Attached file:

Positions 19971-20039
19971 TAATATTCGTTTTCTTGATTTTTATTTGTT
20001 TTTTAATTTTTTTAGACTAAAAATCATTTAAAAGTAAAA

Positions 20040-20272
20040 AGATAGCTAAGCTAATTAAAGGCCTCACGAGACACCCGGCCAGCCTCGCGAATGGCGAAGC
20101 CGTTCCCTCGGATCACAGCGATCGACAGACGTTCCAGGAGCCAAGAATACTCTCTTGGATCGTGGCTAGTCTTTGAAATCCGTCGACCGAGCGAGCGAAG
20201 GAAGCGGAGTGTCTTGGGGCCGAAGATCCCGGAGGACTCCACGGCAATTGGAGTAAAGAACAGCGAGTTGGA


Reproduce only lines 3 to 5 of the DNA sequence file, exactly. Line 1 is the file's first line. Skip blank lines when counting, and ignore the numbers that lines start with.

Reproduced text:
20001 TTTTAATTTTTTTAGACTAAAAATCATTTAAAAGTAAAA

Positions 20040-20272
20040 AGATAGCTAAGCTAATTAAAGGCCTCACGAGACACCCGGCCAGCCTCGCGAATGGCGAAGC